Voivod's trust

Voivod's Trust


On the eve of its 40th anniversary, the Voivod team is alive as ever. Inspired, she will release a 15th album entitled Synchro Anarchy. An opus where the Québécois quartet merges metal, jazz and progressive rock.

“It's an exciting time and we're benefiting greatly from it,” said drummer Michel “Away” Langevin in a telephone interview.

The great reception received for the album < em>The Wake had a more than positive effect on the pioneering formation of Quebec metal.

The Wake, which was very complicated, was accepted by fans, magazines, and it won the Juno for metal/hard album of the year in 2018. This increased our level of confidence. Our mission was to make an album as good or if not better than The Wake,” the drummer said.

Synchro Anarchy will be launched February 11. The titles Planet Eaters and Paranormalium, already unveiled, will be followed, between now and the launch, by two other singles. The pandemic has changed the order of things. The idea is to maintain a presence at a time when it is complex and impossible to get on stage. 

The nine titles of Synchro Anarchy were developed during the period of confinement and then, last summer, in the studio.

“It's an album that was designed in a particular way and by sharing files online. We usually do this together in the same room. The operation turned out to be a real headache that made us discover a new way of working,” said Michel Langevin.

New avenues

< p>Denis “Snake” Bélanger, Michel “Away” Langevin, Dominic “Rocky” Laroche and Daniel “Chewy” Mongrain found that this formula was to allow them, in the future, to release their albums more closely together.  

The titles of Synchro Anarchy speak of alienation, dystopia, classic Voivod-style sci-fi themes and the world we live in. 

The World Today refers to the importance of contributing and participating if you want to live in a better world. It's an album – even if there's an energy and an urgency to it – that's still pretty dark lyrically. It’s very representative of the context on planet Earth right now,” the founding member remarked.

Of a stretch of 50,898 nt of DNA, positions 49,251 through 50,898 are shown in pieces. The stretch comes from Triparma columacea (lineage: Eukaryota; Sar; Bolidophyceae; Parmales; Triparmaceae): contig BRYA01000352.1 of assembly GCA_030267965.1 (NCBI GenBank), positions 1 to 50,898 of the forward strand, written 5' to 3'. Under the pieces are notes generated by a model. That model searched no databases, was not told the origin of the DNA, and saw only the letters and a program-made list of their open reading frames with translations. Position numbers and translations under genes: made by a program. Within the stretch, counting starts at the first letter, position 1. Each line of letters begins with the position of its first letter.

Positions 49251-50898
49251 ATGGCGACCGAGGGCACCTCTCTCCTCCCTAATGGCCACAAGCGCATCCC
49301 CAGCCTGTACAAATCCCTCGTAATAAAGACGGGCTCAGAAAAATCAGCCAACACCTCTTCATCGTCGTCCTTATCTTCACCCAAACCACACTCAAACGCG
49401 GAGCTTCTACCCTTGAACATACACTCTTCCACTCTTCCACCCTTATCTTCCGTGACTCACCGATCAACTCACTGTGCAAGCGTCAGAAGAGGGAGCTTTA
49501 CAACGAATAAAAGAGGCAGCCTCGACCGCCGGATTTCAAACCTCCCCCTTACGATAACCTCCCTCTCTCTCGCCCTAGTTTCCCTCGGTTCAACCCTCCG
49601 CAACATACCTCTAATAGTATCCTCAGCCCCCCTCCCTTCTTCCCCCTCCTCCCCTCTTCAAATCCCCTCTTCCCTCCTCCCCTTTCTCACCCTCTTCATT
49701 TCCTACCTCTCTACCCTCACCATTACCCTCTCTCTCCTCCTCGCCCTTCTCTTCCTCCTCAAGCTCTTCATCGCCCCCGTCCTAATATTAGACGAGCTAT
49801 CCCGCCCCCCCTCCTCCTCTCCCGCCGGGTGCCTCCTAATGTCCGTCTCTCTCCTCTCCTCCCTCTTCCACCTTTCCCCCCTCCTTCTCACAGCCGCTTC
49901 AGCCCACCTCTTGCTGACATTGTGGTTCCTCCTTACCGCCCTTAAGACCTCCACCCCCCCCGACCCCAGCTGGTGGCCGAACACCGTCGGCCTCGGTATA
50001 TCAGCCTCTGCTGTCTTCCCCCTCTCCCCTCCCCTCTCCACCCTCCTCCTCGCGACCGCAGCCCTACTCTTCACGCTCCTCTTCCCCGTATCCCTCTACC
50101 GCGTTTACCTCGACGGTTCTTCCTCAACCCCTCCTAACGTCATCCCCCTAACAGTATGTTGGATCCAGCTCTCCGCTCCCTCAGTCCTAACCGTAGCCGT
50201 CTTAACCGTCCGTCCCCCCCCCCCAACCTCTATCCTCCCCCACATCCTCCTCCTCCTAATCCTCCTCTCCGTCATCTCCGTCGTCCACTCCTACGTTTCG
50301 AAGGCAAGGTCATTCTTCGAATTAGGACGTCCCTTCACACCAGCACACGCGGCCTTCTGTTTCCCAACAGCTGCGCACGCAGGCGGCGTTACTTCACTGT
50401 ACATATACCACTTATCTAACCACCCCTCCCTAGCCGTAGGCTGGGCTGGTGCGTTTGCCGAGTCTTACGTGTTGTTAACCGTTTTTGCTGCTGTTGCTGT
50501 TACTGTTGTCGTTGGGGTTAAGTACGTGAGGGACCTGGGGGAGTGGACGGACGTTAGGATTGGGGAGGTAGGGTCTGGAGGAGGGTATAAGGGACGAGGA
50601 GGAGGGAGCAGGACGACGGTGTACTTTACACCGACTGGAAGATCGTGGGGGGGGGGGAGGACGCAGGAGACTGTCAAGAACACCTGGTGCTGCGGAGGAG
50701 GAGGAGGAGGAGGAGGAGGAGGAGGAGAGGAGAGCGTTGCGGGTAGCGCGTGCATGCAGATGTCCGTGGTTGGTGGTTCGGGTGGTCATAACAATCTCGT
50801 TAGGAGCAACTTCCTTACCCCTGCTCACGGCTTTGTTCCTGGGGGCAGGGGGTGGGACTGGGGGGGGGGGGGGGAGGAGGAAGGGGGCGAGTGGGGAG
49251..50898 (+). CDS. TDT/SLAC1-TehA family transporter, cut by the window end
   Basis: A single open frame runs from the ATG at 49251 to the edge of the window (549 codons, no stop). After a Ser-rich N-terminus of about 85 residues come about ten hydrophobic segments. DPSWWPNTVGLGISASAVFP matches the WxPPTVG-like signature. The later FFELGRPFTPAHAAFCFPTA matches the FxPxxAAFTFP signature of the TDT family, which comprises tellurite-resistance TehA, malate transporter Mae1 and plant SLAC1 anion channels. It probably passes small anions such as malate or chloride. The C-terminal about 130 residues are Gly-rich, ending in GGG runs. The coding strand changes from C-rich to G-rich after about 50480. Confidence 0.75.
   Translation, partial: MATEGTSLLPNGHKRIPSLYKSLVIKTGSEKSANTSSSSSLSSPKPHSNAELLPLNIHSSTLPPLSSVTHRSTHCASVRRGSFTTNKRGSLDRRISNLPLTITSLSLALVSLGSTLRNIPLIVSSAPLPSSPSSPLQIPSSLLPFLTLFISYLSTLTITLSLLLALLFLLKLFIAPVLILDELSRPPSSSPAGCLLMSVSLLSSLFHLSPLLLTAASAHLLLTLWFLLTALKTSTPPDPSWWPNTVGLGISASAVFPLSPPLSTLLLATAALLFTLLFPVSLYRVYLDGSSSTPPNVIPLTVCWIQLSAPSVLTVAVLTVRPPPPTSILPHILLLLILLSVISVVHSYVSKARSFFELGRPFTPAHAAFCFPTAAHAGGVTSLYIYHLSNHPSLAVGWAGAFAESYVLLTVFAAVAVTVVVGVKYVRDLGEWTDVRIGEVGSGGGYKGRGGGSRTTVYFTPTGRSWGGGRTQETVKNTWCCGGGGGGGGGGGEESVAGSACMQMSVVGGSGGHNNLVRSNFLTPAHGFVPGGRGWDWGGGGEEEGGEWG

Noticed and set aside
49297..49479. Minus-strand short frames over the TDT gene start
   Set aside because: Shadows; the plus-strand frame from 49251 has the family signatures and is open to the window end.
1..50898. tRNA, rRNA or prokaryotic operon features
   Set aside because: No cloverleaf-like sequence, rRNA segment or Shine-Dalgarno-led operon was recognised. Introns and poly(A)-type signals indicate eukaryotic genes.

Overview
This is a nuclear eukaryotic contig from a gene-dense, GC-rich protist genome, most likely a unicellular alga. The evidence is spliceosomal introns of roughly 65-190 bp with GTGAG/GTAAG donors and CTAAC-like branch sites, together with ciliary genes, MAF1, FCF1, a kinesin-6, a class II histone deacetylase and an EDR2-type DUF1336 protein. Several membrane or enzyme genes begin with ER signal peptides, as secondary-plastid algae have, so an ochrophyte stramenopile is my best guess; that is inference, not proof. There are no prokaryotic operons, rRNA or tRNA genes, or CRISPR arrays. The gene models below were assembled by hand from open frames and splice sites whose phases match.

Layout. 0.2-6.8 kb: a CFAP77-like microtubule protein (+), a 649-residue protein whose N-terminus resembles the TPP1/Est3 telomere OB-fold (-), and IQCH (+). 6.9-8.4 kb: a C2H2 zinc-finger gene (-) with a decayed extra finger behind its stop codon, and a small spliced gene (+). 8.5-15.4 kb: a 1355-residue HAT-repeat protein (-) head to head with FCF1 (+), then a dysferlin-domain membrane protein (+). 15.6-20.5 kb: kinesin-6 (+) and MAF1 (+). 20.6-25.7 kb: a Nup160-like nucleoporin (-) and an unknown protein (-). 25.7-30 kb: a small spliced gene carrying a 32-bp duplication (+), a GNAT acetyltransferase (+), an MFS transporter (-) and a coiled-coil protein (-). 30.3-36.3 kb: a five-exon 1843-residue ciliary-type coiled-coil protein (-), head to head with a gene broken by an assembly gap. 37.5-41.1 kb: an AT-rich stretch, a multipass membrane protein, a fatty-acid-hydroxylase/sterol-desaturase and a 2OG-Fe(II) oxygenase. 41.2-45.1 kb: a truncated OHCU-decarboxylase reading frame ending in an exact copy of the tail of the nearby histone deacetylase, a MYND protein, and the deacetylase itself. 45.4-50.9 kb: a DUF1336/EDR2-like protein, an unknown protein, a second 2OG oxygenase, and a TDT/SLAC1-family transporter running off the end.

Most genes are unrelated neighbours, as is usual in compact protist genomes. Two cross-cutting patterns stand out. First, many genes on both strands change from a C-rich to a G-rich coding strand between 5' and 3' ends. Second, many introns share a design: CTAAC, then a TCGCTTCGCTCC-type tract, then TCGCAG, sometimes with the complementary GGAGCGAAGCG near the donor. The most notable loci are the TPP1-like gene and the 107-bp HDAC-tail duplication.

Synchro Anarchyis an alloy of metal, jazz and progressive rock. Voivod's new line-up, with Dominic Laroche and Daniel Mongrain, according to the drummer, is becoming more and more assertive. 

“There are ingredients from each period of Voivod with a new futuristic edge. We went back to more progressive sounds and I love it. We explore new avenues each time we meet. We have more and more taste in our approach and it's getting better and better,” said Away, a fan of Soft Machine, King Crimson, Van Der Graaf Generator and Magma bands.

Very present

Voivod was to begin a tour of Europe on February 13. North America was on the schedule for the summer and the quartet was then scheduled to travel to Japan, Australia and South America.

“Everything was turned upside down. The European part has been postponed until the fall. Fingers crossed that the North American segment can take place this summer. The logistics surrounding a tour are at the moment, with visas, nightmarish,” said the drummer from Jonquière.

Until the situation returns to some semblance of normality, Voivod has intend to be present. One way or another.

“We will definitely be performing online again and revisiting some of our albums, like we did with Nothingface and < em>Dimension Hatröss. We could do the same with Angel Rate, Killing Technology, The Outer Limitsor maybe even with the new album. We will also release vinyl of the albums Nothingface, Angel Rat and a box set featuring Killing Technology, which turns 35 next year. , Rrröööaaarrr and Dimension Hatröss. We will be very present over the next two years,” he said.

A documentary is also on the way. The group would like to launch it on the occasion of Voivod's 40th anniversary in 2023. Production has been slowed down due to the pandemic.

Michel Langevin admits that the current situation, where everything is turned upside down, is far to be obvious. Even though the drummer is busy, on a daily basis, with Voivod's upcoming projects and with his career as an illustrator.

“It's super difficult. The drums have always been, for me, a way to evacuate my stress. I grew up with the fear of a nuclear war. And that's something that still scares me to this day. What I miss is to evacuate that on the drums”, he dropped.

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